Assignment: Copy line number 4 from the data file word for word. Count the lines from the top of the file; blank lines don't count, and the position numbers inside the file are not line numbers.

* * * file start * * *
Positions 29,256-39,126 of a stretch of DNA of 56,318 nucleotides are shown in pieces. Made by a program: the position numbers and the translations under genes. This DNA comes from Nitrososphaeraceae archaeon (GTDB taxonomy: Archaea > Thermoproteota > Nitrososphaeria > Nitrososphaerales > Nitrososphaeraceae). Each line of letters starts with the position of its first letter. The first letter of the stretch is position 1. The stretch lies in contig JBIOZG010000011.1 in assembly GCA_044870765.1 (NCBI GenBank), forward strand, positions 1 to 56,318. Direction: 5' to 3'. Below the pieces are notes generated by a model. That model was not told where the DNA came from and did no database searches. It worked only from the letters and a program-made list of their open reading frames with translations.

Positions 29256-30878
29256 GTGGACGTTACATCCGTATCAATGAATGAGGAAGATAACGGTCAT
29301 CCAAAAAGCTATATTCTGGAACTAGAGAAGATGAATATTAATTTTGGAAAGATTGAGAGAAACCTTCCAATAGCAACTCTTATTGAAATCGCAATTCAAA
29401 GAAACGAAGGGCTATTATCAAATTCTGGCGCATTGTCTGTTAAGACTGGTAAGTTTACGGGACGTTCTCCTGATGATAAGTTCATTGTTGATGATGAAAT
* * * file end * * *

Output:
29301 CCAAAAAGCTATATTCTGGAACTAGAGAAGATGAATATTAATTTTGGAAAGATTGAGAGAAACCTTCCAATAGCAACTCTTATTGAAATCGCAATTCAAA